AG Mayes ‘shocked’ Nogales border crossing scanners still sitting in warehouse due to lack of funding

Paul Ingram
11 Min Read


Attorney General Kris Mayes pushed Congress to fund installing scanners at Arizona’s border crossings following a report the equipment was sitting unused in a warehouse in Nogales.

Last year, a White House official told reporters the Biden administration would add more non-intrusive scanners at ports of entry in Nogales as part of a wider effort to tamp down on fentanyl smuggling, but the collapse of a bipartisan border bill in February has kept federal officials from installing the inspection technology.

The scanners were planned to be part of a “layered approach” to intercept narcotics along the border.

Troy Miller,  the acting commissioner of CBP, took NBC News on a tour of the Nogales port of entry last week and said the agency purchased scanners to detect drugs and other contraband in vehicles, but still needed $300 million to install them. 

“We do have technology that’s in the warehouse that has been tested. But we need approximately $300 million (to) actually put the technology in the ground,” Miller told NBC News. “It’s extremely frustrating.”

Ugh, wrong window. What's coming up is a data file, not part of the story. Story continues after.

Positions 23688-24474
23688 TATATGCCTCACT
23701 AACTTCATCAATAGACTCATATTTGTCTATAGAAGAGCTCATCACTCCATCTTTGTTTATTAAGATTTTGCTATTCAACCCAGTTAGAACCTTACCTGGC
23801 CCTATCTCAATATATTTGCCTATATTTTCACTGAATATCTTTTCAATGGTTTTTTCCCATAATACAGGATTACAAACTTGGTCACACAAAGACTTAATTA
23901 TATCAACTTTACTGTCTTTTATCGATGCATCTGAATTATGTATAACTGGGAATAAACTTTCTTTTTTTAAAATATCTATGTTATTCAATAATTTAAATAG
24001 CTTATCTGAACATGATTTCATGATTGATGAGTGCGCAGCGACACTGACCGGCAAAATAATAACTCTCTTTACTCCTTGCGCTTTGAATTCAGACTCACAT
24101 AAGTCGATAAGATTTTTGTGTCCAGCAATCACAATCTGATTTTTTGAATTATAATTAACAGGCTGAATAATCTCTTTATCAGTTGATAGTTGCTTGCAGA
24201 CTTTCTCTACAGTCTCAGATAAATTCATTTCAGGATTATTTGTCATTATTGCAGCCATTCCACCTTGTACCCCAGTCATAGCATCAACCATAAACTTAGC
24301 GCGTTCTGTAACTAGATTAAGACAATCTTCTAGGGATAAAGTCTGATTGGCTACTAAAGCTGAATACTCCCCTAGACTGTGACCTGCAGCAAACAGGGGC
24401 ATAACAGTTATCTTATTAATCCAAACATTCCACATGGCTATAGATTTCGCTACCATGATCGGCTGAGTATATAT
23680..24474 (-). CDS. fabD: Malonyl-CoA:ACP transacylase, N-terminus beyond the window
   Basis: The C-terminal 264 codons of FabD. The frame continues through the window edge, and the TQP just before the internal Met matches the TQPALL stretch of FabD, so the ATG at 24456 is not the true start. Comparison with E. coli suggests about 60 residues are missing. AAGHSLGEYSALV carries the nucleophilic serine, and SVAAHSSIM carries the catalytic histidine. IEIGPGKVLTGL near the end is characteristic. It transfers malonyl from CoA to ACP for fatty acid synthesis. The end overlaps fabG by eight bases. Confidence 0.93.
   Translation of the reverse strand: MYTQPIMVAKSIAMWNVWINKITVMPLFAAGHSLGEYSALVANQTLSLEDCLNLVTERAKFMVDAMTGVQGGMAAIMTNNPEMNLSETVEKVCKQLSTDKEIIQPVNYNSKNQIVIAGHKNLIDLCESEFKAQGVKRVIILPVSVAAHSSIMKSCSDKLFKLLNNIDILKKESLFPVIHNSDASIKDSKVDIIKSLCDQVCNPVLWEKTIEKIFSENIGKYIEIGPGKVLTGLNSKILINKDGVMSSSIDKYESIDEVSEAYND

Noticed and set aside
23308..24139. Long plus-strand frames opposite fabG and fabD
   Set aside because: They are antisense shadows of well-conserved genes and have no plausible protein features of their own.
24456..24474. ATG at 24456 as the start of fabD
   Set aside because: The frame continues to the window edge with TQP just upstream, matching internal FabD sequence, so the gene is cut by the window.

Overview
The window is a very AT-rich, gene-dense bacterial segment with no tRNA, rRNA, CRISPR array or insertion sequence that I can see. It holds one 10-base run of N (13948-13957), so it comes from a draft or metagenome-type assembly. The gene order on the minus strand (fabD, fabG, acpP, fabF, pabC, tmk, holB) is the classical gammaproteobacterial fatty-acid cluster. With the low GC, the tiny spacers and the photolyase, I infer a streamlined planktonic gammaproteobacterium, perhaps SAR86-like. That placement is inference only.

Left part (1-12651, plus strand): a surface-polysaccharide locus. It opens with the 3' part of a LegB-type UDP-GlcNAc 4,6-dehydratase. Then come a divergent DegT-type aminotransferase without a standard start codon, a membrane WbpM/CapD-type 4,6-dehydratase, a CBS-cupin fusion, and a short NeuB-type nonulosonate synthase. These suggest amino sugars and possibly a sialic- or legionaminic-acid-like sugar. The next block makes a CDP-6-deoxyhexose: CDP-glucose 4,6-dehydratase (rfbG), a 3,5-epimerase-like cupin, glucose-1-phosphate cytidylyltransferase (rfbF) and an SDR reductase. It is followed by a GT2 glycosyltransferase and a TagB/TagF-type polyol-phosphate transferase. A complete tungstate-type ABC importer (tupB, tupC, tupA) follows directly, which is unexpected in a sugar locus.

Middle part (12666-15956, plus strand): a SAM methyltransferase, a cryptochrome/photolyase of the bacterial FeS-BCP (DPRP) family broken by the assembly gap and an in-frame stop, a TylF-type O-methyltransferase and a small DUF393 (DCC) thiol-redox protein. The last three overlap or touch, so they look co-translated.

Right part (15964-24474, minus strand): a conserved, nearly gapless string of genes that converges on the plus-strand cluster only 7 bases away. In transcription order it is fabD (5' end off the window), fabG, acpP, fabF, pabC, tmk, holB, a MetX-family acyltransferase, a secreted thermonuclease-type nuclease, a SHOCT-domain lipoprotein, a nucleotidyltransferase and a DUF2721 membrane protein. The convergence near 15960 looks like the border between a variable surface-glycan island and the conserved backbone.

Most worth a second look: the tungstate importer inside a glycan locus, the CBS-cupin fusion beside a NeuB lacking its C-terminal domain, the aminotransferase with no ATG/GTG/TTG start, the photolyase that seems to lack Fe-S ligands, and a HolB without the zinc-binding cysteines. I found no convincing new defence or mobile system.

The agency already has some scanners used to quickly
scrutinize cars and trucks. Vehicles with “anomalies” are sent to an
additional inspection area, where federal officials can interview drivers and passengers and dig through vehicles. CBP said the systems allow officers to
“screen or examine a larger portion of the stream of commercial traffic
while facilitating the flow of legitimate trade, cargo, and passengers.”

In a letter to the state’s congressional delegation, Mayes said she
was “shocked” by NBC’s report that the scanners sit unused because “Congress has failed to provide funding to install the equipment.”

“With
Arizona in the midst of a fentanyl crisis, this inaction is
irresponsible and negligent at best,” she wrote. “As the attorney general of Arizona, I am using the authority of my office to protect its
citizens from the fentanyl epidemic, and I expect the same from